Singapore Ramps Up Green Bond Sale to $2.8B
Singapore has commenced its green bond sale to generate up to $2.8 billion by reopening an existing 50-year debut note that was initially issued last year. This initiative is geared towards bolstering the country's efforts to address climate change.
The nation has decided to increase the size of the bond sale from its original target of at least $1.8 billion to potentially raising $2.75 billion through an institutional placement and an additional $50 million through a public offering.
The sale is being facilitated by the Monetary Authority of Singapore (MAS), acting as a government agent. The preliminary pricing indication for the transaction hovered around 3.15%.
This move highlights the trend among borrowers to secure funding for projects that have positive environmental impacts and contribute to sustainable development. Singapore is now following in the footsteps of Hong Kong, Germany, Italy, and other nations in issuing green bonds in 2023.
According to data compiled by Bloomberg, this collective action has driven the global issuance of green bonds by governments and corporations to exceed $344 billion ($465.5 billion), representing an 18% increase from the previous year.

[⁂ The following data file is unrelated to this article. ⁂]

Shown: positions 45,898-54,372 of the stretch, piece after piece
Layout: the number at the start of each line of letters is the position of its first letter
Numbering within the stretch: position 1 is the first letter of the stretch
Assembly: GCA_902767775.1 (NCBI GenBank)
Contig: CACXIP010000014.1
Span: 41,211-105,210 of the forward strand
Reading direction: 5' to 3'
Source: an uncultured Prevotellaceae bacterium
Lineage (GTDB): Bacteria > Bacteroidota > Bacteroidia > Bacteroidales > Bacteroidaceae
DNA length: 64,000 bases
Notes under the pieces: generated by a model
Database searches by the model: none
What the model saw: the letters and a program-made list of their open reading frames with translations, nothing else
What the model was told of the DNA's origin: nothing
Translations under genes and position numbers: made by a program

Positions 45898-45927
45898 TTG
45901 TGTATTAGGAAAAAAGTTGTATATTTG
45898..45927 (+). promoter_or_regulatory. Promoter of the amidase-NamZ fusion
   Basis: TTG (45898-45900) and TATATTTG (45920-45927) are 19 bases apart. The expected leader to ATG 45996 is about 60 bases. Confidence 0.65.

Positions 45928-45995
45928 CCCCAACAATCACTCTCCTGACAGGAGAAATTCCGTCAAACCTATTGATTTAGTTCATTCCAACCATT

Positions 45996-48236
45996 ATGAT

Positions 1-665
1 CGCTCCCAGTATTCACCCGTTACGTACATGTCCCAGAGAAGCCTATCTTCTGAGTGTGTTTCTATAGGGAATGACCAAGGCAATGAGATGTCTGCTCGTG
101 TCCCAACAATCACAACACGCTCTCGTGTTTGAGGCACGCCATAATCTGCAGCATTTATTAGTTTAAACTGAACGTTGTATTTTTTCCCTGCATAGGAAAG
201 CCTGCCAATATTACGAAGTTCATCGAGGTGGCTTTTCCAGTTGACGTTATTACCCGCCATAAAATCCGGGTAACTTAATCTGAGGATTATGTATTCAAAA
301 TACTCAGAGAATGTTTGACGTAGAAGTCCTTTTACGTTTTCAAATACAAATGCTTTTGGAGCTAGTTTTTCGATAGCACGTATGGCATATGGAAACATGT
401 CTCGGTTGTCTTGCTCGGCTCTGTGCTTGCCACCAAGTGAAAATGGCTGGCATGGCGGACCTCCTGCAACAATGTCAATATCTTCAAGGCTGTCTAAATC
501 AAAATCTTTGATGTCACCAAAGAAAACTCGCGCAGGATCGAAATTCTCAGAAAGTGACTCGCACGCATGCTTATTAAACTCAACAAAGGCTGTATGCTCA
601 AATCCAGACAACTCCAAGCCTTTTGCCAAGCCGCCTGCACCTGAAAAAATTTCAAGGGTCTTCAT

Singapore's upcoming offering aims to reach a minimum of $2.3 billion and is aligned with its commitment, declared the previous year, to secure up to $35 billion in financing dedicated to environmental initiatives by 2030.
The proceeds from this endeavour will be channelled into funding projects that support the Singapore Green Plan 2030. Among these projects is the development of two new routes within the electric rail network, according to a statement posted on the MAS website on August 21.
To facilitate the institutional placement, MAS has enlisted the expertise of Citigroup Inc., DBS Bank Ltd., Oversea-Chinese Banking Corp. (OCBC), Standard Chartered Plc, and United Overseas Bank Ltd. (UOB). DBS, OCBC, and UOB are also participating banks in the public offering.